The investment comes from Swedbank Robur, Norron, SEB Stiftelsen, Athanase, and Northzone. The Stockholm, Sweden-based company will use the funds to build out new roboadvisory capabilities in the form of Qapital Invest, which it plans to launch later this year.
Qapital’s roboadvisory tools will target millennials with a set-it-and-forget-it algorithmic approach that diversifies users’ portfolios based on timing and risk. Users will be able to invest leveraging the company’s customizable savings rules. Notably, Qapital isn’t positioning the investment tool as a way to save for retirement, but rather as another tool to help users speed up savings for mid-term goals, such as a vacation. The company will charge $1 per month for the first $5,000 managed, and 0.25% per year for balances exceeding that amount. This rate is competitive with both Wealthfront and Betterment, which charge a 0.25% annual advisory fee.
Qapital differentiates itself in the PFM space with its If This, Then That (IFTT) savings tool that leverages behavioral economics to get users to save when certain actions are triggered. For example, users can have Qapital set a small amount of money aside each time they visit the gym, every time it rains, or each time Trump tweets. These customizable rules are set up to help users reward themselves for good behavior, deter bad habits, and some are just intended to be ridiculous. Overall, Qapital’s tools have helped users save $500 million.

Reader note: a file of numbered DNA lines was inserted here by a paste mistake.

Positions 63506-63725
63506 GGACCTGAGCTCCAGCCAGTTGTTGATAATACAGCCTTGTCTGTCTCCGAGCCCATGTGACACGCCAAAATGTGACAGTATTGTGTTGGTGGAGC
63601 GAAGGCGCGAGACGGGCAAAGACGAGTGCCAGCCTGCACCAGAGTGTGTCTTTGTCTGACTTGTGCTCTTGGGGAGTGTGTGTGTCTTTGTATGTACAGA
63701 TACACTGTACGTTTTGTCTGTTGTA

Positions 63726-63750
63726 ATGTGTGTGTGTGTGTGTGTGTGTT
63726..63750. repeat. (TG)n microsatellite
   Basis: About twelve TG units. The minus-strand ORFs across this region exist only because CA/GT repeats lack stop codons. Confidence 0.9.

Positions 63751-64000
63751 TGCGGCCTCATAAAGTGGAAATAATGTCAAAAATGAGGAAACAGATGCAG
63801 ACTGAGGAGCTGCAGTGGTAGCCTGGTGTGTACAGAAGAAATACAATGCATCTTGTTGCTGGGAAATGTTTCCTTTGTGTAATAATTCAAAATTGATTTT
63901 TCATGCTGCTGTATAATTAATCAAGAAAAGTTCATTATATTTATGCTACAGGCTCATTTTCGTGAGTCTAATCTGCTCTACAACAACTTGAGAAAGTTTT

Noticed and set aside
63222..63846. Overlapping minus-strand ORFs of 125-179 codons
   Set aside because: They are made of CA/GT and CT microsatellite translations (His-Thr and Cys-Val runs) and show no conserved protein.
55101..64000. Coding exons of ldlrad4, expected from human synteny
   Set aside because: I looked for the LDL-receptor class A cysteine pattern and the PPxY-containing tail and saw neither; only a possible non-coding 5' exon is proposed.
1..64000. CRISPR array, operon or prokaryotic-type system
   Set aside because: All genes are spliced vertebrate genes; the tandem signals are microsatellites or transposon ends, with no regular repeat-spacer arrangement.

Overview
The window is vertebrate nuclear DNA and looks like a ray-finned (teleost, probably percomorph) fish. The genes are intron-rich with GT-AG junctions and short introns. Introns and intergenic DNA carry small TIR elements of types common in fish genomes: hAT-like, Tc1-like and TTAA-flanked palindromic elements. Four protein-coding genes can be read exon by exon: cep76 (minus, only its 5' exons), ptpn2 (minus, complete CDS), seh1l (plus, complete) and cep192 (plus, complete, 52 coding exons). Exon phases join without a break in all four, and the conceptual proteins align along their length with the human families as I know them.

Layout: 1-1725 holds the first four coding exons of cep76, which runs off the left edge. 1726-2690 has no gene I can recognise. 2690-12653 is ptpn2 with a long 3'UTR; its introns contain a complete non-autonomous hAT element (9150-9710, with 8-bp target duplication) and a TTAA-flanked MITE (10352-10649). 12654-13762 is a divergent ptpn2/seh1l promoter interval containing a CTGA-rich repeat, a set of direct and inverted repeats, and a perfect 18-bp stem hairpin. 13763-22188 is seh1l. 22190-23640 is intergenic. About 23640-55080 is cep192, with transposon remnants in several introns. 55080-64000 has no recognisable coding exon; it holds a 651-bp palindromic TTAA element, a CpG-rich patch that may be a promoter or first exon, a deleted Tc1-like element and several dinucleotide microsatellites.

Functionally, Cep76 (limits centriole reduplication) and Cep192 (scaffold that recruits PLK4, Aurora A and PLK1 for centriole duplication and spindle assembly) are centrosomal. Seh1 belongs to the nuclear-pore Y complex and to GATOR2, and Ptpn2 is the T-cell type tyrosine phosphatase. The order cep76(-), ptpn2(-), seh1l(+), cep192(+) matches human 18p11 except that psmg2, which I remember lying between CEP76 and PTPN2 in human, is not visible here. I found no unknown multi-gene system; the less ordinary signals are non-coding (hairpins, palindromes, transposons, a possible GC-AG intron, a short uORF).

Qapital CEO and founder George Friedman debuted the app at FinovateSpring 2014 and the company launched in the U.S. in 2015. Qapital now counts 420,000 users of its creative savings tools, a Visa debit card, echecks, and a design-forward banking app. The company doesn’t charge any fees for the above features, and all accounts are FDIC-insured.